http://www.builditsolar.com/Projects/SolarHomes/SouthFaceWH-Energy%20Checklist%20GO-10099-766.pdf – Whole house
energy checklist, DOE Building Technologies Program.
http://www.homeconstructionimprovement.com/foam-board-insulation-values/ - Polyisocyanurate and Polyurethane
- So - what IS embodied energy? Well, there's 2 kinds, initial embodied energy (the energy to build the car) and recurring
embodied energy (the gas to run the car). So taking good care of a car and running it for 13 years at 28 mpg has a lower embodied
energy than trading in a car every 4 years. (Not to mention having to figure out all those new buttons. And don't get me started
on the backup camera - I will hit things or drive off the driveway...) (SIGH - what a Luddite.)
Guidelines for reducing embodied energy:
Design for long life and adaptability, using durable low maintenance materials.
Ensure materials can be easily separated.
Avoid building a bigger house than you need. This will save materials.
Modify or refurbish instead of demolishing or adding.
Ensure materials from demolition of existing buildings, and construction wastes are reused or recycled.
Use locally sourced materials (including materials salvaged on site) to reduce transport.
Select low embodied energy materials (which may include materials with a high recycled content) preferably based on
Avoid wasteful material use.
Specify standard sizes, don’t use energy intensive materials as fillers.
Ensure off-cuts are recycled and avoid redundant structure, etc. Some very energy intensive finishes, such as paints,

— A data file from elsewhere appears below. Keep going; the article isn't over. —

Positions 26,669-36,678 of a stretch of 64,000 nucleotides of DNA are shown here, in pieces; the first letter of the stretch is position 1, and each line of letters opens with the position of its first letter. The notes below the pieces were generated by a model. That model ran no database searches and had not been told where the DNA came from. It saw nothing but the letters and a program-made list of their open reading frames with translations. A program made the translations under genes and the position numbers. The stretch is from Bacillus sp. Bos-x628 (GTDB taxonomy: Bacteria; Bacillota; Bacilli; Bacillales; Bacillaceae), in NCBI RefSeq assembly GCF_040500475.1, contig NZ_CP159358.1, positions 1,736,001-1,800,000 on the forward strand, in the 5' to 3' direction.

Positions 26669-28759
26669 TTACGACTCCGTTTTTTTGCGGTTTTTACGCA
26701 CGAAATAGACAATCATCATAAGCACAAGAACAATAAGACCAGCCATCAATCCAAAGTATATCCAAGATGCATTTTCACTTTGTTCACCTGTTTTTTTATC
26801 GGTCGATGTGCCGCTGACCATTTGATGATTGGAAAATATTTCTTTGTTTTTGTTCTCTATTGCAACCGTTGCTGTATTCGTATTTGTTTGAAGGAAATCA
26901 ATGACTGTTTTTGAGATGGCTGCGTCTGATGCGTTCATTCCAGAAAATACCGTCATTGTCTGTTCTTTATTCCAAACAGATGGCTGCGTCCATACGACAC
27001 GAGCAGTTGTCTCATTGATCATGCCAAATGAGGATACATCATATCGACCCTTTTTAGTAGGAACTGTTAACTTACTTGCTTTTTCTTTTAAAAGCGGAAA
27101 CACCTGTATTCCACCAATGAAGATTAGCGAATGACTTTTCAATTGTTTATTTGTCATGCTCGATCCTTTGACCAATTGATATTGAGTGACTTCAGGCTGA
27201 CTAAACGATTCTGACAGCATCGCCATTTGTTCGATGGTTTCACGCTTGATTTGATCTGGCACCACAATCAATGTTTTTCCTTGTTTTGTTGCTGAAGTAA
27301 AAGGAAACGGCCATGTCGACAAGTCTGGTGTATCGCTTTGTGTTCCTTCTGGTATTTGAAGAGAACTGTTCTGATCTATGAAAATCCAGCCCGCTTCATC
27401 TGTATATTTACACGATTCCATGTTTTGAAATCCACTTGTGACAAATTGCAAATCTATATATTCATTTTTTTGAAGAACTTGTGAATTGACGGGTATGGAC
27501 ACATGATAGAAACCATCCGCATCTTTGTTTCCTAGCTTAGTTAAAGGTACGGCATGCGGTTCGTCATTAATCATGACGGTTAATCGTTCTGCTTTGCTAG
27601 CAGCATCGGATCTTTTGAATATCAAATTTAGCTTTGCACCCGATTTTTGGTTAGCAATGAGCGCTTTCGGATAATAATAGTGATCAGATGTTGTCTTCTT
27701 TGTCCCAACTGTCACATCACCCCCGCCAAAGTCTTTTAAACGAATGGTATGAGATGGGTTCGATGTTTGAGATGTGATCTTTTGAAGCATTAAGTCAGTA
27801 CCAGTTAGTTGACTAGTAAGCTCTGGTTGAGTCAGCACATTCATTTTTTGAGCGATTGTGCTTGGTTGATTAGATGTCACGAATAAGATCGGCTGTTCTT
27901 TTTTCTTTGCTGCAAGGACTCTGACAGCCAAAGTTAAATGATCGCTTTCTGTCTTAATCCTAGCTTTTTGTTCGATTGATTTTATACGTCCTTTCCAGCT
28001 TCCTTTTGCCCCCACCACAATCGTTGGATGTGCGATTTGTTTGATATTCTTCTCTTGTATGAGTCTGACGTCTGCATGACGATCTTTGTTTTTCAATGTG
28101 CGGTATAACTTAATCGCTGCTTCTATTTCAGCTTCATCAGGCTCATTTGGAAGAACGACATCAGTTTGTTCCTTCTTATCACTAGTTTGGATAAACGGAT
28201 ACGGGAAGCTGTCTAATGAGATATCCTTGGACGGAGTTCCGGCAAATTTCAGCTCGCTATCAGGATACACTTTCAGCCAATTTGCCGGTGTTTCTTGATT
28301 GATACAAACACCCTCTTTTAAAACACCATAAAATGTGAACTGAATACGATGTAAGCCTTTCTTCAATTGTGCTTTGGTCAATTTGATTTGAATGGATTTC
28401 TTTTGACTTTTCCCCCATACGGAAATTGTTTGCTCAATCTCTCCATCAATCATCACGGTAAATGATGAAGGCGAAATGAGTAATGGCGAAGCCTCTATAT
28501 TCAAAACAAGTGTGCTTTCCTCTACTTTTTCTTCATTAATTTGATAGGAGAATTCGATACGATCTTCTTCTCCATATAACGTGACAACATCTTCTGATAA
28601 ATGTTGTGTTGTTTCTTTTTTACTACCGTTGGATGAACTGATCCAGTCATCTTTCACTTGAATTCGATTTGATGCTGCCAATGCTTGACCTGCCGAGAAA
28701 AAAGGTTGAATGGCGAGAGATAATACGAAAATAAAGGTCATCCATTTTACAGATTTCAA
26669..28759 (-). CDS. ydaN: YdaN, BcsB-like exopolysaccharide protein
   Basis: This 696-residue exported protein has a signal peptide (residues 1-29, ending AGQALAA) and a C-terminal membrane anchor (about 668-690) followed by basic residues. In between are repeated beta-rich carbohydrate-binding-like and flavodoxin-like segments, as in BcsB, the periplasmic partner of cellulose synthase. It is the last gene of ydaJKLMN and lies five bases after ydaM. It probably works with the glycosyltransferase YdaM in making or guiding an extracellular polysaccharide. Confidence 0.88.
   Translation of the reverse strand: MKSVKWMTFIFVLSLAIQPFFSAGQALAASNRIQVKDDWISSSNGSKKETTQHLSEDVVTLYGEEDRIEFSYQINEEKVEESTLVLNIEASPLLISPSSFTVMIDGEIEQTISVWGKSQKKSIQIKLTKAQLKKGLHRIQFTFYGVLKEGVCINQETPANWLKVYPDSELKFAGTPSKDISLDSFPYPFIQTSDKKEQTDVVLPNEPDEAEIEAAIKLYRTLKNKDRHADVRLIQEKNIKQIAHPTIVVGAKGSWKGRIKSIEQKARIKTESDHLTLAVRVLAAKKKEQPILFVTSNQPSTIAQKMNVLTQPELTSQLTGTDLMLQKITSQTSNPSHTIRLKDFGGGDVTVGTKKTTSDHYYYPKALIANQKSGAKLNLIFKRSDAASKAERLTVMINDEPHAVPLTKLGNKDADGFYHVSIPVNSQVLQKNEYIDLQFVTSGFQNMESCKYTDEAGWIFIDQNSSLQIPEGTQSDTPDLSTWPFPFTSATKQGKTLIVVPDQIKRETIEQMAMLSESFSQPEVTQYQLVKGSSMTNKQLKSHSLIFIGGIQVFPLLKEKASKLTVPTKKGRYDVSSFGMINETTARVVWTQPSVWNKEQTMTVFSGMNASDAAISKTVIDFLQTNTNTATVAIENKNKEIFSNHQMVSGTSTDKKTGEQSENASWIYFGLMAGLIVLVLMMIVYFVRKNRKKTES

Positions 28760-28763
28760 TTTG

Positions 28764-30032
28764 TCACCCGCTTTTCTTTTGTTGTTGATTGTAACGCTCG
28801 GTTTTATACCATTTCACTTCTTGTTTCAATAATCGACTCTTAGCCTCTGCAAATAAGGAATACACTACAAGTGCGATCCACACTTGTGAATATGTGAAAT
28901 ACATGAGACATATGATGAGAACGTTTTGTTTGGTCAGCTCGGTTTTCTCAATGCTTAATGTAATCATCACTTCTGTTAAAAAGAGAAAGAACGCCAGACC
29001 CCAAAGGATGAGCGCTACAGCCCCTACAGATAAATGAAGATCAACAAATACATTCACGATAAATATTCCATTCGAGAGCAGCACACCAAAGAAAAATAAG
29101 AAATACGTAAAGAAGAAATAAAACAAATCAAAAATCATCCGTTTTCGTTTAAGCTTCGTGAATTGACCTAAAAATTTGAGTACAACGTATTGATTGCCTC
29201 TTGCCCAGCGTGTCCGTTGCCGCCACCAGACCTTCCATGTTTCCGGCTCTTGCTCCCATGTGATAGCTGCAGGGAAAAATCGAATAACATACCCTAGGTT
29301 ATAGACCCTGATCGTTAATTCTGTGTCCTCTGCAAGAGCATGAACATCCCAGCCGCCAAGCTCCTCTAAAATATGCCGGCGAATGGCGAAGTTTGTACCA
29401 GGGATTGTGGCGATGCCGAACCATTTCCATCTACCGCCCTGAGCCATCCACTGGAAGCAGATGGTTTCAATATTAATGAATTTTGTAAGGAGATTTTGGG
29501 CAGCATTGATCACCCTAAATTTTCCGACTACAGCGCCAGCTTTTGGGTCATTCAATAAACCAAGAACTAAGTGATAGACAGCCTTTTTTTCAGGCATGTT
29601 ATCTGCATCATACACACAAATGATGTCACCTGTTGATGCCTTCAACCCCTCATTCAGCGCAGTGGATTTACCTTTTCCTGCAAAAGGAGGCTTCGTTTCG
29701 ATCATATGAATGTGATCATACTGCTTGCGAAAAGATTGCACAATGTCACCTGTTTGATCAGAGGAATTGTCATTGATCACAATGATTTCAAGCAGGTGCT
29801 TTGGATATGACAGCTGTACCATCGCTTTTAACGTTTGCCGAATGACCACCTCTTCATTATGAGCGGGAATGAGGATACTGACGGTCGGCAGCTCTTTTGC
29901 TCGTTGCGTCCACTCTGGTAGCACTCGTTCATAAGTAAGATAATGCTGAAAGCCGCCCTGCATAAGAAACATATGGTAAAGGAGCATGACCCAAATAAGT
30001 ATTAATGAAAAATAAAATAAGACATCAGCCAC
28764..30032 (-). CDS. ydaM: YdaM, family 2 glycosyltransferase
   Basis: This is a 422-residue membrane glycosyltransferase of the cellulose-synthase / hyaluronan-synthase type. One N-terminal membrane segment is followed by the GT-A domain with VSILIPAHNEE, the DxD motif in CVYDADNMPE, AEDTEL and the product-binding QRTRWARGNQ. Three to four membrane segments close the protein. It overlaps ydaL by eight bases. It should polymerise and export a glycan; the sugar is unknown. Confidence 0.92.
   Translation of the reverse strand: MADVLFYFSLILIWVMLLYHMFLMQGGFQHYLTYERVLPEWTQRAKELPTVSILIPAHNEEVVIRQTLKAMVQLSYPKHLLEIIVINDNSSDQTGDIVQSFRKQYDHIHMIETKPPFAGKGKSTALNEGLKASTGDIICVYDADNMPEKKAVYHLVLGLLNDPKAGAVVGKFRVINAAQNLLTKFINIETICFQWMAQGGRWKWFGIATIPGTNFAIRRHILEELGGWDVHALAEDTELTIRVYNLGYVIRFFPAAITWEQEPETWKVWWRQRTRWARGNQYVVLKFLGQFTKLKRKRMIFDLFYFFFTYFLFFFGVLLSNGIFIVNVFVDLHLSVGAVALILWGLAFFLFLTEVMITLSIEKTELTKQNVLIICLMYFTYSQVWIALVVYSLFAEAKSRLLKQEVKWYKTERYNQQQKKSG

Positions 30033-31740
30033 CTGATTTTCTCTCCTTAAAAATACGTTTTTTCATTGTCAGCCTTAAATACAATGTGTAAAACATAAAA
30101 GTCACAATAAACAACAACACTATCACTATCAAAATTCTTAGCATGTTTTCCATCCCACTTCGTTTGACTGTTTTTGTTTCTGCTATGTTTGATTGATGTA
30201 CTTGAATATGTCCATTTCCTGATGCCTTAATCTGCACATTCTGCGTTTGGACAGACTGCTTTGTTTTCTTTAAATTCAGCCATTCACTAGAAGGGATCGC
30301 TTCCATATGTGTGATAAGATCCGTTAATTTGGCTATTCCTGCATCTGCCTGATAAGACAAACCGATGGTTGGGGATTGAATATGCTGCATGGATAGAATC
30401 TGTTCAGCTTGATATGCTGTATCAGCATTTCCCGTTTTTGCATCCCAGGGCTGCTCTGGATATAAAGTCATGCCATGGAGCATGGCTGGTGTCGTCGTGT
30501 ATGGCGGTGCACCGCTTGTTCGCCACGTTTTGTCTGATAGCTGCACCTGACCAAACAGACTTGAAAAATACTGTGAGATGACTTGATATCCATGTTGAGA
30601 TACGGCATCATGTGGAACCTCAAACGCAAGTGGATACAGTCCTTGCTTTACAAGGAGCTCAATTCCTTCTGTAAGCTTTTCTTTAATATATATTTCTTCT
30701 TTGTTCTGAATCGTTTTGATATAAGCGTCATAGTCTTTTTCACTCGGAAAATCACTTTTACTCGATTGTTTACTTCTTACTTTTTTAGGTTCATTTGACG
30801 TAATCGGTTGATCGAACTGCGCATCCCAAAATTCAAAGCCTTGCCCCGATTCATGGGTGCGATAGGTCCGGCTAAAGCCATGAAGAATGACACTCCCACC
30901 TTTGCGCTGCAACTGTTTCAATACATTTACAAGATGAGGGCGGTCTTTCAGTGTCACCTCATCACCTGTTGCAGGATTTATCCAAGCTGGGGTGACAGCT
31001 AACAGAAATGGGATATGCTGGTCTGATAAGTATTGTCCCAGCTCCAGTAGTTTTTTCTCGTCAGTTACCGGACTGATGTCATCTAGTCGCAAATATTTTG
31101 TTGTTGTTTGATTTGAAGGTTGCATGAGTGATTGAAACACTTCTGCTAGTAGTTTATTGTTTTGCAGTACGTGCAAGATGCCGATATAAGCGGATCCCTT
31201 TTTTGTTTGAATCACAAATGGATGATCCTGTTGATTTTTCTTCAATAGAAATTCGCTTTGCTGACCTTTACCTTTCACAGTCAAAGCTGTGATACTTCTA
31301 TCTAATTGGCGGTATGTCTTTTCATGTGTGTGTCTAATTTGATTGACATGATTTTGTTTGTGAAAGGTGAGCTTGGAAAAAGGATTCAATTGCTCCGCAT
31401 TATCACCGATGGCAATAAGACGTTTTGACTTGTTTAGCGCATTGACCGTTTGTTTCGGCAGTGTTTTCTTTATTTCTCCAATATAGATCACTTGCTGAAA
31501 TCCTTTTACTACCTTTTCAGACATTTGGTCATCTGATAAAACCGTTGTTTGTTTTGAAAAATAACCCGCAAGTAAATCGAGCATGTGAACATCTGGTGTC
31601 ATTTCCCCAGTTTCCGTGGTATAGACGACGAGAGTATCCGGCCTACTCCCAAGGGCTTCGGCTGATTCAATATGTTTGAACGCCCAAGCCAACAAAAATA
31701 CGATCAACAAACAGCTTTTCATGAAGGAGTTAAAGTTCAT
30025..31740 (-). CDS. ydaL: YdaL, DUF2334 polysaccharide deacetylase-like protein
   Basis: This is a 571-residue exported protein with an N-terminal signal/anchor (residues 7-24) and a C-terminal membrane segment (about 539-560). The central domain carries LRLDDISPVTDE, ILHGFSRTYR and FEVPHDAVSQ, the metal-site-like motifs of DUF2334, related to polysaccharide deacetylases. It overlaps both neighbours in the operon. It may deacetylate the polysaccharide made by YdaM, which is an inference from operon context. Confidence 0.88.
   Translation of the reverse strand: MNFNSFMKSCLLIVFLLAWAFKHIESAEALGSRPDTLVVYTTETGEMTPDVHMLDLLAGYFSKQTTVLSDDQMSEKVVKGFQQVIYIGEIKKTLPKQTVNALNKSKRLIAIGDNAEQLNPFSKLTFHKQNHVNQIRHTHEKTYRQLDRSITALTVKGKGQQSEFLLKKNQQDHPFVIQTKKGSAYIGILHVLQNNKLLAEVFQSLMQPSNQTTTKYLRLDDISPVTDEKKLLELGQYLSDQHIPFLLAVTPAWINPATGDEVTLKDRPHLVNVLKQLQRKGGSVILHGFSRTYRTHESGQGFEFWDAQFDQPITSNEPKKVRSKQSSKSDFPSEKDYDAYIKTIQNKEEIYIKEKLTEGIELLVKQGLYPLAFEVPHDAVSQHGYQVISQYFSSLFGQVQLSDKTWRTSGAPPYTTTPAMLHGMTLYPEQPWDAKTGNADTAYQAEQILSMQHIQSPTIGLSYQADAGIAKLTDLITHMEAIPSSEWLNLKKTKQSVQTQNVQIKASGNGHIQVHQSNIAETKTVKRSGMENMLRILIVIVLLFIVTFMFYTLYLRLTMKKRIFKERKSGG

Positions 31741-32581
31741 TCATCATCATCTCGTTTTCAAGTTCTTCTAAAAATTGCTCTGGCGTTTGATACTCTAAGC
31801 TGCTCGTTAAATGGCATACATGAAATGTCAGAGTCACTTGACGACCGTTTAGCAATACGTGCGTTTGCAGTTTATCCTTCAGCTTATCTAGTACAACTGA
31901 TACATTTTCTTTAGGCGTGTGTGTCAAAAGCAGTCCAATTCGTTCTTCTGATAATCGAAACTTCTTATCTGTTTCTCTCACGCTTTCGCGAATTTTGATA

often have high wastage levels.
Select materials that can be re-used or recycled easily at the end of their lives using existing recycling systems.
Give preference to materials manufactured using renewable energy sources.
Use efficient building envelope design and fittings to minimize materials (eg. an energy efficient building envelope
can downsize or eliminate the need for heaters and coolers, water-efficient taps allow downsizing of water pipes).
Ask suppliers for information on their products and share this information.
See also: http://www.greenspec.co.uk/embodied-energy.php
"The Greenest Building is the One Already Built"; Carl Elefante
…here are 10 tips for greening your historic home: http://blog.preservationnation.org/2012/08/14/10-on-tuesday-10-ways-to-green-your-historic-home/?utm_source=feedburner&utm_medium=feed&utm_campaign=Feed%3A+PreservationNation%2FGreen+%28PreservationNation+%C2%BB+Green+Preservation%29
And 10 more tips: http://blog.preservationnation.org/2012/07/24/10-on-tuesday-10-ways-to-weatherize-your-historic-home/?utm_source=feedburner&utm_medium=feed&utm_campaign=Feed%3A+PreservationNation%2FGreen+%28PreservationNation+%C2%BB+Green+Preservation%29
Energystar has a great site: https://www.energystar.gov/campaign/home?s=mega. This is their info on air leaks: https://www.energystar.gov/ia/partners/publications/pubdocs/DIY_Guide_May_2008.pdf
This site talks about how Arizona State University approached going to Zero Waste: https://www.asu.edu/vpbf/documents/ASU-Roadmap-to-Zero-Waste.pdf.
For example, "food waste" is now called "food scraps" - and it makes a difference.
Solar panel users talk about their systems, financing.
http://www.nrmca.org/research_engineering/p2p/Downloads.htm - for specifications
https://solarpowerrocks.com/ solar power incentives by state
http://www.nesea.org/conversation/masters-blog/marc-rosenbaums-13-best-practices-zero-net-energy-buildings-znebs - note
that in a Net-Zero house the lights and appliances take more energy than heating.